Thursday, August 8, 2013

When I was 8

Spent the night in this restored tour bus
Fishing in Iowa 30 years ago -Tillamook Bay this July - On Not Forcing It ? 

Formative Moment ca. 1980

I wanted to talk about a "formative moment" that I had while fishing as a kid in Iowa. Formative moments are where something really clicks - like an epiphany I suppose. This particular thing seemed like magic to me when I was about 8. 

 We used to go to the Mississippi River only occasionally to fish when I was a kid. (usually we went to these really cool sand lakes called "the gravel pits"). My parents nicely gave us a lot of freedom at an early age - and we were allowed to ride our bikes a few miles from home by ourselves to fish and swim. 
Tillamook Bay at high tide
Jetty fishing with blue curl tails
Black Rockfish
The Mississippi - It was a kind of rare treat where you could catch some big weird fish that did not live in the ponds and sloughs we normally fished. (Flathead Catfish, Walleye, Sauger, Northern Pike, White Bass, Drum, Paddlefish, Longnose Gar ) Sometimes there were Sea Gulls there. There was an extensive rocky levee along the entire town and at certain points water pipes or effluent pipes poured water into the river. In the Spring these
were attractive to the fish as the industrial wastewater was often warmer than the river at a time when fish were spawning and looking for warmer water. We were fishing and a guy near us caught a fish I was unfamiliar with but had heard of ---- A
Walleye. He also caught this fish very close to shore on a lure. That lure was a bucktail jig that at the time my dad called a Doll Fly. It was white deer hair with a pink head. I had no idea what a fish would think that was. But the fact that you could walk around with one of these in your pocket and then catch a fish on it seemed amazing to me. It meant no more catching or buying bait. Suddenly fishing became simpler. My dad mentioned that he had caught fish like that right next to the bank and I was intrigued. I of course prior to this thought you also had to cast far out from the bank to catch fish. This guy caught the Walleye by just dragging the lure in a couple feet of water next to the bank. I went out and bought one of those jigs immediately. And later in high school caught several nice Walleye and big Largemouth Bass just like that.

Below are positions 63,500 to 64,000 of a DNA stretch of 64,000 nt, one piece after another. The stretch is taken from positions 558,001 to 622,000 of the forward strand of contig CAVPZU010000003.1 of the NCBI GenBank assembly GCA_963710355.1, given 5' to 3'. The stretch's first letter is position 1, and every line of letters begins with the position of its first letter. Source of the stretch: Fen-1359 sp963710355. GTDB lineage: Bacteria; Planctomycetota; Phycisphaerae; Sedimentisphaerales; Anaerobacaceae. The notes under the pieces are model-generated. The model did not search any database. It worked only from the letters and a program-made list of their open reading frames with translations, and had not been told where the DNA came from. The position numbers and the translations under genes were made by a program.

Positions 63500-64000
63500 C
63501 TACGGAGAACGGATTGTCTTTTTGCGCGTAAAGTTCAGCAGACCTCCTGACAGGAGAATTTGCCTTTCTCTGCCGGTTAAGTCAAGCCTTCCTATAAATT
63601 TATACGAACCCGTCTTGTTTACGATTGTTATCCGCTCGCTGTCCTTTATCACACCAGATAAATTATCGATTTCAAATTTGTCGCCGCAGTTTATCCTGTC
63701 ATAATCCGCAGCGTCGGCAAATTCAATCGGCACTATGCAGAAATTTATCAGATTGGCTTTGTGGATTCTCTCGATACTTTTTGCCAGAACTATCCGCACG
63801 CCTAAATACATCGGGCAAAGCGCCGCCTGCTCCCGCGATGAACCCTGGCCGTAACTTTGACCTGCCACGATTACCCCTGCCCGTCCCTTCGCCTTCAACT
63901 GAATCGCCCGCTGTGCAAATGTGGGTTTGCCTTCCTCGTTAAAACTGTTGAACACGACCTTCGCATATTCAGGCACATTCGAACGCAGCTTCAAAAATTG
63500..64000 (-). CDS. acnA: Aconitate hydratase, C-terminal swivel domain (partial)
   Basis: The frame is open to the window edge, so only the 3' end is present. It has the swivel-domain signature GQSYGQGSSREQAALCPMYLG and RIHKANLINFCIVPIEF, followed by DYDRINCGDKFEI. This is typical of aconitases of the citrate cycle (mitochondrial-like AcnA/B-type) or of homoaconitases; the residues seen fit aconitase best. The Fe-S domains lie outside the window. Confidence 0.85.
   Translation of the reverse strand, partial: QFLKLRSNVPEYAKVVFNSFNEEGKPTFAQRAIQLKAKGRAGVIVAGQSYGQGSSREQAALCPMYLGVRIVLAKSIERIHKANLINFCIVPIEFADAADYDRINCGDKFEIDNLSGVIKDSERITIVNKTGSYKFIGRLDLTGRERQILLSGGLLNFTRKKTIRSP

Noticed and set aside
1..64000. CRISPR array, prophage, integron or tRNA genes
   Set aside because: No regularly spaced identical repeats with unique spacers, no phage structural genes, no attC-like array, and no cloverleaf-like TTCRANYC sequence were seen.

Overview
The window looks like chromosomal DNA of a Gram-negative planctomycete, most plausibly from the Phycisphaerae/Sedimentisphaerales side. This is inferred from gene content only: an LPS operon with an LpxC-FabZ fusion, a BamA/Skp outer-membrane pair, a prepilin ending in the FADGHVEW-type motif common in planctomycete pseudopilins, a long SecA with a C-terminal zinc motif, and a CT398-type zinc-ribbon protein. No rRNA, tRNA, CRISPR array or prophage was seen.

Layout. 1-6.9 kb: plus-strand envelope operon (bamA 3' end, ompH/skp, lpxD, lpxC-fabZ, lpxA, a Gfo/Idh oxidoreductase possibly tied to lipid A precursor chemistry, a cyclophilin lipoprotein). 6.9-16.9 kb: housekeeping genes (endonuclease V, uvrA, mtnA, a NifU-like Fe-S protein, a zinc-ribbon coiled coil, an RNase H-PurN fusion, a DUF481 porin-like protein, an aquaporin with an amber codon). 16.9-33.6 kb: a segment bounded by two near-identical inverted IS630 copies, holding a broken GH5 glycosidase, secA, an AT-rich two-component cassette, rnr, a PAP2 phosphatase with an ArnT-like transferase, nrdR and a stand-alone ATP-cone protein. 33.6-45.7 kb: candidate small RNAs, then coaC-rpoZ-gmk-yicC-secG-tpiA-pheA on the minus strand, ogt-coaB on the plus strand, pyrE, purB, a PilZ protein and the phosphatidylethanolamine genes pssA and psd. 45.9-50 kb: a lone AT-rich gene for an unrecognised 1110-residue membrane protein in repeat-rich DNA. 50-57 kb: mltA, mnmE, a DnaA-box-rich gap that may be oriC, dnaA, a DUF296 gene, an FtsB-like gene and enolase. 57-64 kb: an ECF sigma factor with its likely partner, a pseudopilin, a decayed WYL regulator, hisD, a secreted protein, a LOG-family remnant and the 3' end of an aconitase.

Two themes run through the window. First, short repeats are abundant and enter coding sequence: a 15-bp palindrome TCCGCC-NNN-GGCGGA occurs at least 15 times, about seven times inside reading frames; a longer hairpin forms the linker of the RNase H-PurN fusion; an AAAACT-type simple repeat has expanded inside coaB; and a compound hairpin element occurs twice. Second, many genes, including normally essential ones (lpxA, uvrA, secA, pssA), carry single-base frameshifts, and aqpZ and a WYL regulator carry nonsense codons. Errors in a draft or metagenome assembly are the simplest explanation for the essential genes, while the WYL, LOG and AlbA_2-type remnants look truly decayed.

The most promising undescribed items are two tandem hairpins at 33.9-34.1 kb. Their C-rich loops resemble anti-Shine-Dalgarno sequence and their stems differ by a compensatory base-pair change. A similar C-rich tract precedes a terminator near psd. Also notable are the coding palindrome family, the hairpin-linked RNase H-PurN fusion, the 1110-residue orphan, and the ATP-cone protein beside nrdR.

Sign at Nehalem Bay
Flash Forward to present:
Tillamook Bay 

Naomi and I went on a camping trip in July and had a true blast. 

We had the privilege of spending the first night in a cool old restored school bus made into a tour bus at 46 North Farm in Olney, OR. (Blind Pilot and the Nurses practice in the big neat barn here).  We first put the kayaks in on the Young's River. The Youngs is a short river that flows into the Columbia up by Astoria. And old timer at the boat ramp  tipped me off that supposedly some 25lb. female Chinook were already in - and he gave the boat ramp 45min. of casting an Orange Black Mepps before giving up.
Sand and Quiet at Whalen Island
 I asked him if any Sea-Run Cutthroat ever came into the Youngs and he said "rarely". (And so continues my search for the mythical Sea-Run Cutthroat). I hedged my bet and put on a #3 spinner small enough for Cutthroat and yet big enough for a potential Chinook. Unfortunately the river was filled with really aggressive tiny Steelhead or Chinook - that hit on every few casts. Seriously these youngsters were hitting a #3 spinner .....  I kept hoping to see one of these early- season salmon roll in the river but never did.

Meanwhile, Naomi was getting very close to some cows in her kayak and saving a wet and drowning honeybee from certain death at the hands of the ferocious baby steelhead. 

The Big Blast of the trip - 

I finally got out to Tillamook Bay and hit it just right. This is the biggest estuary in Oregon and has 5 rivers flowing into it. Consistent with the tide chart -  It seemed like it was high tide as the water was not moving and started moving out towards the end of my session. (reminds me to finally get a fishing thermometer also)  I had been there 3 years before in October and caught one Black Rockfish from the opposite shore.
(In this post I am going to use the term Sea Bass and Black Rockfish interchangeably though Black Rockfish is the more proper name.)